Poems of Protest


Home became a place to avoid 156 days ago
Or before then but
After the Trump supporter who lives upstairs
Screamed “Hilary Clinton should be sentenced to prison.”

After the fear of Confederate flags and loud celebrations
Two women run out the house at different times
The first tells you about your neighbor,
Warns you against him

You try to remind yourself that this is his freedom of speech
The second woman slams against the floor
Trailing out
And you don’t say, “I’ll help you.”

You don’t see her again.

Dramatic Stairs

The Mother of all Bombs (MOAB)

Like a clap of wind, or earring backs secured in her hair
The heat of the bomb becomes, another break of no water
It mutes the expanse of promises
With the pen stabbing soon to be ghosts who were not able to wash

The 21,600 pound vessel
Not unlike the mouth you came from
A vortex of atrophied jawbone, chipped and un-screaming
Smells like the candy you grew up on

The ground opens
Calls your baba’s name.

A Black oiled Nicodemus
Spinning bodies of red,
A circled earthquake of dead leaves
Almost like autumn begged this holy thing

The air’s cobweb does not wait
It spoils and frames the city.

Burning as it falls.

Colored Leaves


I once tried to measure
The world beneath a dead, warm arm
With hair combed over.
A ladybug on top of the smoke

The bullets, like stars
Threatening to eclipse the sun
I look up and the dogs bark
The deep, black quiet in me stills

I dig for awhile
To make my mother’s grave
A battered, overcast shaped coffin
I go back to the arm

We do not say goodbye
After, I pulled her body, placed her in
Laid beside her
Waited for the sun to come back.

I think the ladybug is dead too

Barren Desert


On Horror

This piece is about my struggles with having an outspoken and unpredictable Trump-supporting neighbor. For a long time, I tried to avoid him because I had no idea what he’d do. I was struggling to sleep at night because of the things I’d hear him saying during the day and/or at night. Often, I felt like a frozen bystander listening in on him berating friends and family.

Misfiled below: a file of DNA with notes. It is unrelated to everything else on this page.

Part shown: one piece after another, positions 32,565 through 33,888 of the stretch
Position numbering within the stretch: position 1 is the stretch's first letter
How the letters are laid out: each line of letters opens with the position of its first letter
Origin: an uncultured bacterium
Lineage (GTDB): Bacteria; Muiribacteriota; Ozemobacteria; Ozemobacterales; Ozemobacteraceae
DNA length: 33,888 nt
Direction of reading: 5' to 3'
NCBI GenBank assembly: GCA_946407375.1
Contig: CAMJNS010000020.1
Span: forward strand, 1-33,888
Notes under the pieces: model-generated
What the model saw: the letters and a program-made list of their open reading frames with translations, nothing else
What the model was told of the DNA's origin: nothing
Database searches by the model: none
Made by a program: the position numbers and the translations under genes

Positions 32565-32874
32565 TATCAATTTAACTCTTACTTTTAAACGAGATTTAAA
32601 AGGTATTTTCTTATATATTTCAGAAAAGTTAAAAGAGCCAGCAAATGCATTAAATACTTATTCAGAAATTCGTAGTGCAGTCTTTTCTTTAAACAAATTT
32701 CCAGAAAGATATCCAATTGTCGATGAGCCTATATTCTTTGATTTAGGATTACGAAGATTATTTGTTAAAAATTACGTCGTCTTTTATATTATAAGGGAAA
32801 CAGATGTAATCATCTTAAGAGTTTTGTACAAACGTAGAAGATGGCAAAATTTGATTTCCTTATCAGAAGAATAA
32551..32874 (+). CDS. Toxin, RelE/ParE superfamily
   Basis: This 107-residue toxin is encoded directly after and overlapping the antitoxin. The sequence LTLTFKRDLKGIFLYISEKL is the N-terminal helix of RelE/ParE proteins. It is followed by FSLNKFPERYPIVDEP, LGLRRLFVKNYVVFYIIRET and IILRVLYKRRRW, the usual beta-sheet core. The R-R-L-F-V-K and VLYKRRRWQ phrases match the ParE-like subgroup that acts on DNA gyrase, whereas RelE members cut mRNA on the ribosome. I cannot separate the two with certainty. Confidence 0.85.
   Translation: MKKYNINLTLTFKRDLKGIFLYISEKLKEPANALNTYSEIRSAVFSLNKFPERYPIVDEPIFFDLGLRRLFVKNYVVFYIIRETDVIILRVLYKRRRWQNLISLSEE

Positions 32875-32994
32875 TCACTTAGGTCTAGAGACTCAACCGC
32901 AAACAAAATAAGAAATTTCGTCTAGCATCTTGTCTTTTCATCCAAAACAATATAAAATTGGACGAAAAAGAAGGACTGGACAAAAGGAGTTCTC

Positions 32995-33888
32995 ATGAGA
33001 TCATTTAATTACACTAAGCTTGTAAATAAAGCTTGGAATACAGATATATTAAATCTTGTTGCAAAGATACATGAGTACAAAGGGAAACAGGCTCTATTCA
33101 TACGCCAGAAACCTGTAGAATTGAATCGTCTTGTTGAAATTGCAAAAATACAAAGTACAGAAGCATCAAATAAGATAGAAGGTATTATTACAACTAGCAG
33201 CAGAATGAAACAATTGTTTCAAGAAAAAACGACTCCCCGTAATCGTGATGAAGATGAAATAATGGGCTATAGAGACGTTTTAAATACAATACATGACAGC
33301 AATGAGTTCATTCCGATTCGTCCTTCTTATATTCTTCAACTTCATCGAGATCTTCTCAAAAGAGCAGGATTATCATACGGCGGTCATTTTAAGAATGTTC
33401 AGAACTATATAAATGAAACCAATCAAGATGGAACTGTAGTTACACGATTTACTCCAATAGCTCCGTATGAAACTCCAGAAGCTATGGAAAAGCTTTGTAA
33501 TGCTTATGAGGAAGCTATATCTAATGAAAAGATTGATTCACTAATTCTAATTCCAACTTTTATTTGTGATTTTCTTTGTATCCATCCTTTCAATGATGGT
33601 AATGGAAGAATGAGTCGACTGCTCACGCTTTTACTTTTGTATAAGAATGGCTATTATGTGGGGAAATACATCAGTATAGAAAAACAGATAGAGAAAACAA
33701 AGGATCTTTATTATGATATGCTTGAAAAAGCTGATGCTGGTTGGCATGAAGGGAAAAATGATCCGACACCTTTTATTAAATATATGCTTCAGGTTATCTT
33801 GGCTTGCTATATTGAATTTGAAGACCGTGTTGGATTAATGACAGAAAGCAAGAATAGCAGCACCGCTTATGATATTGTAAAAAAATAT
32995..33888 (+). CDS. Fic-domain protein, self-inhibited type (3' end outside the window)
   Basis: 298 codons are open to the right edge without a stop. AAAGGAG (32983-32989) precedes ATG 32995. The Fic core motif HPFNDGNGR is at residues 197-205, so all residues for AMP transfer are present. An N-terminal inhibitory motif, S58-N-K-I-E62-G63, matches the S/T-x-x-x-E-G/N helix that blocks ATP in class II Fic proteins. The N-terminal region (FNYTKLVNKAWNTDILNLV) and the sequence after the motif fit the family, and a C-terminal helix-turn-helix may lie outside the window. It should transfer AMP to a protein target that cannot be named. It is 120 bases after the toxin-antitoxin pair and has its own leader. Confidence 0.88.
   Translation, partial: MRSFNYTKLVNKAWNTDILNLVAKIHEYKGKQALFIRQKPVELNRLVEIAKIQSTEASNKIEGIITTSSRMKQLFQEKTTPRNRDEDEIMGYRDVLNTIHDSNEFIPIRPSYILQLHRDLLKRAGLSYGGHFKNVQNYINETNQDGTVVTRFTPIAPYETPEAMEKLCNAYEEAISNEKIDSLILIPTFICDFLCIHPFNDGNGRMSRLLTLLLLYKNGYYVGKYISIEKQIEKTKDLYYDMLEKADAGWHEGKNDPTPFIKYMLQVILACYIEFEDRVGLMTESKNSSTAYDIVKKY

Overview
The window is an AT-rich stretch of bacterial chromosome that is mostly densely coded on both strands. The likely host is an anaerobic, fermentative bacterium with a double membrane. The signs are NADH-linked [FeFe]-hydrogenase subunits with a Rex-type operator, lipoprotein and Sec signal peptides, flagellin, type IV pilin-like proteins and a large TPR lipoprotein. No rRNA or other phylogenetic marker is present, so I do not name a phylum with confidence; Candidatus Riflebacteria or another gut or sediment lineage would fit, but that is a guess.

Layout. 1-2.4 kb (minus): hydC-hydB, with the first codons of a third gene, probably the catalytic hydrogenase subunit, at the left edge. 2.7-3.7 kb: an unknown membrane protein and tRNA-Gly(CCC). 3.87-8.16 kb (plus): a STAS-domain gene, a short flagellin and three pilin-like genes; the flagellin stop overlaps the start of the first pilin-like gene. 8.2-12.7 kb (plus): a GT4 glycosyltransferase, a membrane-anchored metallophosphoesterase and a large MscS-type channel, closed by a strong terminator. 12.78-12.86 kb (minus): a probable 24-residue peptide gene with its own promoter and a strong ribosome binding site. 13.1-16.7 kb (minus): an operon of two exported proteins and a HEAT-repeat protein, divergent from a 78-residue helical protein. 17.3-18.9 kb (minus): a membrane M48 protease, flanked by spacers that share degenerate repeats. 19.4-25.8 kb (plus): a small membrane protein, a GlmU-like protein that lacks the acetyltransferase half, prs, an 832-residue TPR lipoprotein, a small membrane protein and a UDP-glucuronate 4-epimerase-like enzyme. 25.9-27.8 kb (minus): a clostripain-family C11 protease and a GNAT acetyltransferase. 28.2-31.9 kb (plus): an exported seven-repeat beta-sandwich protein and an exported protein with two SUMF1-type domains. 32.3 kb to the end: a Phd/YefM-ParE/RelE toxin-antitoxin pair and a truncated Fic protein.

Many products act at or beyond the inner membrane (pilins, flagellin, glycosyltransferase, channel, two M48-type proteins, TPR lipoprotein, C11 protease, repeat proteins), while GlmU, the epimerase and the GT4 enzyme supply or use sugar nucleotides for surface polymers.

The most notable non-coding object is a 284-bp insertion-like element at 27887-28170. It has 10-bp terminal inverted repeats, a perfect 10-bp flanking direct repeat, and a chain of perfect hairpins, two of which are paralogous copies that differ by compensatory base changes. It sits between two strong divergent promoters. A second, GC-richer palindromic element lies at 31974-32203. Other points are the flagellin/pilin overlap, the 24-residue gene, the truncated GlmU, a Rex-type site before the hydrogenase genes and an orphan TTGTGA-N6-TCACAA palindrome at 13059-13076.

Eventually, I started writing letters to him to document the things I heard and to request that he honor the quiet hours. Since then, he’s stopped screaming as much and kept his volume at a more acceptable level.

At the core of my hesitation to address these behaviors was a genuine fear of retaliation. I had no idea what the consequences of me writing to him would be and given the fact that he’s a long time resident, I thought he’d be shown more favoritism with our landlord if I brought it up. I’m struggling to name what documenting his behaviors will do. I think it’s equal parts bravery, protection, and cowardice. The things I’ve heard him say are disgusting, racist, ignorant and sexist.

The imagery in this poem are all things that happened. Leading up to Trump’s inauguration, my neighbor played music that played as Trump walked onto the stage during his campaign speeches. When he won, he replayed the performances and music from the inauguration at the loudest volume possible through his speakers. The music was triggering for me because some of my work centers around undocumented folks and I believe that no person is illegal.

As a Black person who has seen some of the violent behaviors of Trump supporters, I have been on edge and there are times when I haven’t felt safe.

On The Mother of all Bombs (MOAB)

The U.S. dropped a non-nuclear bomb on Afghanistan on April 13th, 2017. It is said that over 100 militants were killed and the effects of the bomb were felt by nearby towns within a ten-mile radius. Windows and structures were destroyed nearby. There has been no official count of civilian deaths.